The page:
The invisible work is where the difference will be made. Do the invisible work.

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An Open Letter To My College Freshman Roommate

Be sure to send this to your college freshmen roommate if you love them as much as I love mine!

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Dear College Freshmen Roommate,

To be honest, my first impression of you was a quiet, shy private catholic school girl. (Wow, this couldn't have been the farthest thing from the truth)! I remember walking behind you and your boyfriend on the way to the bars on our very first night of Summer B. I kept thinking how much you didn't like me because you didn't say hi to me. Little did I know, after admitting to each other our unfortunate first impressions of each other years later, you were just being cognizant of me because you thought I was a real-life version of Regina George from Mean Girls. It turns out you weren't the shy, private school girl I thought you were and I definitely wasn't as cool as Regina George after all.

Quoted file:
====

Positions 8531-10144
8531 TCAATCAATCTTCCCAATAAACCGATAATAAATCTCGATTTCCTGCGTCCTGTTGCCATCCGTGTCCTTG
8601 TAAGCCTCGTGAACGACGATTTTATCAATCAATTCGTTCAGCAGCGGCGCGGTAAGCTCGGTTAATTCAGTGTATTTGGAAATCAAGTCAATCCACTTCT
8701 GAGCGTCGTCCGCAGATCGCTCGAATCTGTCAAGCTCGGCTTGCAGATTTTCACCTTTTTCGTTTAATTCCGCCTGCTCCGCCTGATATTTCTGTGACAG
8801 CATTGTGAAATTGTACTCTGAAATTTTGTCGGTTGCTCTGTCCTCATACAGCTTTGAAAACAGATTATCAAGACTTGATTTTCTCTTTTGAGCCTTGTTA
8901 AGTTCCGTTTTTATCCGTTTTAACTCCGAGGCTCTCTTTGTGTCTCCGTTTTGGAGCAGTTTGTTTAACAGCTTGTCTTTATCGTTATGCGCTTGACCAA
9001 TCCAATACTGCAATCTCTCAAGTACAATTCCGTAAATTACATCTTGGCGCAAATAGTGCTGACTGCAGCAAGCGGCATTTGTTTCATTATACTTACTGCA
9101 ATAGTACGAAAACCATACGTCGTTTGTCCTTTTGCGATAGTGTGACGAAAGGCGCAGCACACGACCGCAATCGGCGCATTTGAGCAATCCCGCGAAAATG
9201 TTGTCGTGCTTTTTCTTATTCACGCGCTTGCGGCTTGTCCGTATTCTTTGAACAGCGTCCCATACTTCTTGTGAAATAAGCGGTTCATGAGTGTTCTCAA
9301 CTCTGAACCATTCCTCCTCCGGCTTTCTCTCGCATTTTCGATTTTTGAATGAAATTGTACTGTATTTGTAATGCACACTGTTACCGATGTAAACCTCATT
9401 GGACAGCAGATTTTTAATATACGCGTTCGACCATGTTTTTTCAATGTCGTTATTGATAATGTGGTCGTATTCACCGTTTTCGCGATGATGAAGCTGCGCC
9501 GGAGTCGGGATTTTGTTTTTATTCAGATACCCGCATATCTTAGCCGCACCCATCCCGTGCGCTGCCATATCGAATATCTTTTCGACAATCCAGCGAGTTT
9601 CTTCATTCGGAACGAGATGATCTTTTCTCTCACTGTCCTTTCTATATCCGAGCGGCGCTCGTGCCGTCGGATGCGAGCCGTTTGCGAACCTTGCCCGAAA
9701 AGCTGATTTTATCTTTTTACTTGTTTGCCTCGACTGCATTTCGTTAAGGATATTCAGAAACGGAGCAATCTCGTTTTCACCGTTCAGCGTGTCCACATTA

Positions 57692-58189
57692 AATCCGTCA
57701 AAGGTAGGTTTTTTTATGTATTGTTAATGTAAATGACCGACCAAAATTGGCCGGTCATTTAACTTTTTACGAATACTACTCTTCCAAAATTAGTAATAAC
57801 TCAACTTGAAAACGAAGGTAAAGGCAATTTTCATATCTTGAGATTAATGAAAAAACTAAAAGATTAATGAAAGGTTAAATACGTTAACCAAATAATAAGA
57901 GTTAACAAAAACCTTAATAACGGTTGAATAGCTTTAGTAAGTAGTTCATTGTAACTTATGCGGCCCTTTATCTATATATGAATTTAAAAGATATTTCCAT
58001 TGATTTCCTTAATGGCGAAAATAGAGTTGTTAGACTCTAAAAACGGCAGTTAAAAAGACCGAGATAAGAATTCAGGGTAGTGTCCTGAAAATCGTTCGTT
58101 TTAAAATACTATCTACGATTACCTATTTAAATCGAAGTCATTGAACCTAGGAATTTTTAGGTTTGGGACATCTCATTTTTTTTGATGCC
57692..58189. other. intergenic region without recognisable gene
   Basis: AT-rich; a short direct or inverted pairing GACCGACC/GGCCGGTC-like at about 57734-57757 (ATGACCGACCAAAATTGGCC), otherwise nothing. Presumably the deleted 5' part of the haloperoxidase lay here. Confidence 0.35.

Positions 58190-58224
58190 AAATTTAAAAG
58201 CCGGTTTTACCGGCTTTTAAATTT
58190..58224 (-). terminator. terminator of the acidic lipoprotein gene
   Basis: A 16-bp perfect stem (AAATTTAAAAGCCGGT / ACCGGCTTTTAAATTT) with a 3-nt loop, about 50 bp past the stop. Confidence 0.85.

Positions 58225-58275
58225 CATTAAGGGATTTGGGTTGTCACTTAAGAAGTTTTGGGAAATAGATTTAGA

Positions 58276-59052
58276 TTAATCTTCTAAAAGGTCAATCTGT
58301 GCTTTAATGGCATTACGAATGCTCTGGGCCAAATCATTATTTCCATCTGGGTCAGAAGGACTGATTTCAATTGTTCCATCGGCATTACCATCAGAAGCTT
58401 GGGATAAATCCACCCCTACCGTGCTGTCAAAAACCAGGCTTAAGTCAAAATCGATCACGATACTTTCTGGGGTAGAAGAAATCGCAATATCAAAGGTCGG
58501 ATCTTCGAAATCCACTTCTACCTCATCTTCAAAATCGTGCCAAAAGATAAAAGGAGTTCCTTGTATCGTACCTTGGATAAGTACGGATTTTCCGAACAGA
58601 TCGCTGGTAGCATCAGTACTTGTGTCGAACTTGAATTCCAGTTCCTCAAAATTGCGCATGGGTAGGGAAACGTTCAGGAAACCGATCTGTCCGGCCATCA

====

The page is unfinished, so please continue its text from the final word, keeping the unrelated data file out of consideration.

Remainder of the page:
Lexi Garber

It didn't take much time for us to become best friends. You had me at "So, do you know what a mountain melt is from Ale House?" After this day, I knew we were going to be lifelong friends and celebrate our passion for carbs, fast food, and sugar together. You make friendship seem so easy. You're always down to study whenever, leave the library whenever, and most importantly, get Chick-Fil-A no matter what our budget is or how broke we are. You always pick up the phone and support all the bad decisions I make. You ALWAYS figure out all my Wordscape puzzles for me and support my real life Candy Crush addiction.

Lexi Garber

I realize that you give me a slice of home when my mom doesn't answer the phone. I love that we always get to talk about our high school memories together because every story is a new and exciting one for both of us. Sometimes I'm happy we met in college because we would have caused way too much trouble in high school together. Besides, I get to hear about how much of an awesome volleyball player you were and I tell you about crazy my lacrosse years. Although, I will say how much it sucks when we go home for summer and winter break because I do get major separation anxiety!

Lexi Garber